With the change of government in Argentina just round the corner, 10 December, the Foreign and Worship ministry presented a Foreign Policy Performance Report of the four-year mandate of outgoing president Mauricio Macri. The report was presented by Minister Jorge Faurie, and chapter 5 refers to the South Atlantic Islands, specifically the Falklands, and also Antarctica.
The outgoing government of Argentine president Mauricio Macri and the United Kingdom are in talks for an extension of the humanitarian plan which, with Falkland Islands consent and under the guidance of the International Committee of the Red Cross had enabled the identification of 115 remains buried in the Islands with the sole reference, “Argentine soldier, only known to God”, the tragic legacy of the 1982 conflict.
The Argentine Human Rights Secretariat announced the identification of the 115th combatant whose remains are buried in the Falkland Islands Argentine military cemetery at Darwin.
Another Argentine combatant fallen during the 1982 South Atlantic conflict and buried in the Falkland Islands, has been identified, which brings the number of those still without a name to nine out of a total of 122 graves.
The Argentine government has confirmed that in coming days it will be meeting with Malvinas families and UK authorities to organize another humanitarian trip to the Falkland Islands so that the next of kin of the 18 recently identified Argentine soldiers can visit, honor and pray at their graves in the Argentine military cemetery near Darwin.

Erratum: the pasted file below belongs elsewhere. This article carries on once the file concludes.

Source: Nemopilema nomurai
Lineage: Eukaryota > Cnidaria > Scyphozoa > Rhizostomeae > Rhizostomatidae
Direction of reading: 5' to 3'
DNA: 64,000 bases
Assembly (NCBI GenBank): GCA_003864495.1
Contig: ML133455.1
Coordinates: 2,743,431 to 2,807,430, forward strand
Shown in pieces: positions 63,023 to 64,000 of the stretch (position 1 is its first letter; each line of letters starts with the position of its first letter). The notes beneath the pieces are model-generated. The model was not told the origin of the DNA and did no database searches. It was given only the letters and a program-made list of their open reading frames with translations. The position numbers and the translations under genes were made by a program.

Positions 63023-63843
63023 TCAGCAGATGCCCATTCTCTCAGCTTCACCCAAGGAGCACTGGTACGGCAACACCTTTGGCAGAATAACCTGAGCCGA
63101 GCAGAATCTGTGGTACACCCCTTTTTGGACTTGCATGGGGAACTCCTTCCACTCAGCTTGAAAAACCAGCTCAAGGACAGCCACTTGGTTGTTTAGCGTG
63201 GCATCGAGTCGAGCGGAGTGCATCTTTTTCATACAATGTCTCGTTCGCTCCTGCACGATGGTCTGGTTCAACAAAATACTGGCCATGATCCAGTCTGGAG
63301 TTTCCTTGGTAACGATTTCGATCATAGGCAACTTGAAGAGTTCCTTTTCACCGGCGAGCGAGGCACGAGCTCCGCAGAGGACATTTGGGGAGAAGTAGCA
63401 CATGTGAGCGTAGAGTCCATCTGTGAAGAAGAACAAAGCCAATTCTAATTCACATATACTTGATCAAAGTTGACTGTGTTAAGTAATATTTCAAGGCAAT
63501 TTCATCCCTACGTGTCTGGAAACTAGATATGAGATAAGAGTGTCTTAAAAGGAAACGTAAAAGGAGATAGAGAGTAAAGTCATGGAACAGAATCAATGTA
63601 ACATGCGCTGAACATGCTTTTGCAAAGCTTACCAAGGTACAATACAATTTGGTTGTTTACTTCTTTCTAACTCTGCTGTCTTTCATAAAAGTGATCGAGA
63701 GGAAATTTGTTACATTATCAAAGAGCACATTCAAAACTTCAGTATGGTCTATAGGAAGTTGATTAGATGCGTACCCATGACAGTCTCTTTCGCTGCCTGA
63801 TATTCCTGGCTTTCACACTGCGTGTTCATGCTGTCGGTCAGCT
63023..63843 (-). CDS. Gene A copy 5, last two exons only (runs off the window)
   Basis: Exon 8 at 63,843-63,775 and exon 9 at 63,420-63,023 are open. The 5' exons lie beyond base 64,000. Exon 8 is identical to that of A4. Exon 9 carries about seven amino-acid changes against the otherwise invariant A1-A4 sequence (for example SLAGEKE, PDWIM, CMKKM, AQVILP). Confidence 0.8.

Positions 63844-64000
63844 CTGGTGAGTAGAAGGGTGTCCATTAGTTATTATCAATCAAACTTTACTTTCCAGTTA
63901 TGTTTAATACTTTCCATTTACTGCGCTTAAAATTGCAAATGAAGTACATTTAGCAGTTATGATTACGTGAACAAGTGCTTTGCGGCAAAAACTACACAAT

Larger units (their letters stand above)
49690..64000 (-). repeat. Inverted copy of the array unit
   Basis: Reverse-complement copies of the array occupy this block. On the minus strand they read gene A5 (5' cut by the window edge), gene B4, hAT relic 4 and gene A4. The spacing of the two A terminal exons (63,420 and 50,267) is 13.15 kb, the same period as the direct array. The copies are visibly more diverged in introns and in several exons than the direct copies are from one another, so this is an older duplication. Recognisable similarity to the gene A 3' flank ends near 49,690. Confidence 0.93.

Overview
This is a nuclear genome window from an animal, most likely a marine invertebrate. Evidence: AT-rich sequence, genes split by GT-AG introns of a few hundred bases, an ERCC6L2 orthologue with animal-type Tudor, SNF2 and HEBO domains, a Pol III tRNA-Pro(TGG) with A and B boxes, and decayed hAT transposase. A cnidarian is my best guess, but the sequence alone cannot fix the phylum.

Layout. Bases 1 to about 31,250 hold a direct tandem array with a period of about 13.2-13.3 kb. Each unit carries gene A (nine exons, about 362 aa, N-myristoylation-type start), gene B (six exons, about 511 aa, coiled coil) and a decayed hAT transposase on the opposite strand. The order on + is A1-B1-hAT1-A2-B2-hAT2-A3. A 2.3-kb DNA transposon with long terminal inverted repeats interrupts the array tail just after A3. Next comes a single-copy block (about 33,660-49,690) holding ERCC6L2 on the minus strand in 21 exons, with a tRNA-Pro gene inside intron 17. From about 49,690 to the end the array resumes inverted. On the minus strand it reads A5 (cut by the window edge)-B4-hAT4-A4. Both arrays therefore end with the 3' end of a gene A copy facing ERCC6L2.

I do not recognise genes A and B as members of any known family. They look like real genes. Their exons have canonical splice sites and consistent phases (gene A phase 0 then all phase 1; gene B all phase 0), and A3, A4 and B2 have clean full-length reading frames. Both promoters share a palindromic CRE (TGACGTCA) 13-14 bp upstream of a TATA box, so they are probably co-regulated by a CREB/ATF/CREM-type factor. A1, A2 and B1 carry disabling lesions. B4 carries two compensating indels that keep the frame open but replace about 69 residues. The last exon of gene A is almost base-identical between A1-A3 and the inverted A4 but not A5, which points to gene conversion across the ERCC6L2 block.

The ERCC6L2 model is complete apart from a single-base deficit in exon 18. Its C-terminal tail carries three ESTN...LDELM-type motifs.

The Falkland Islands government said in a release that if the families of the 18 newly identified Argentine soldiers might wish to visit the Falklands in March, we would support this, as part of the humanitarian obligations, in much the same way the Islands facilitated the DNA process.
Argentina and the United Kingdom are to discuss the extension of the current Humanitarian Project Plan to identify Argentine combatant remains buried in the Falkland Islands, to include possible errors in the names of some graves, and other burial sites such as Pebbles island, according to a report from Martin Dinatale published in the news agency Infobae.
Argentine federal police raided this week three addresses belonging to businessman Eduardo Eurnekian as part of an ongoing major investigation into public works contracts awards in exchange for money contributions.
Argentine entrepreneur Eduardo Eurnekián, who financed the Argentine cemetery in the Falkland Islands to bury with dignity those who perished in the 1982 war and also the March 26 flights for relatives to visit the graves of the newly-identified bodies, last week flew to the Islands to the place that has touched his heart since 2003 and thank everybody for the humanitarian accomplishment.
The head of the International Red Cross humanitarian project, Morris Tidball-Binz, who led the identification process of Argentine combatants fallen in the 1982 South Atlantic conflict and buried in the Falkland Islands, said that the fact the dead can rest in peace, is a fundamental step to build confidence among nations, such is the case of Argentina and the United Kingdom.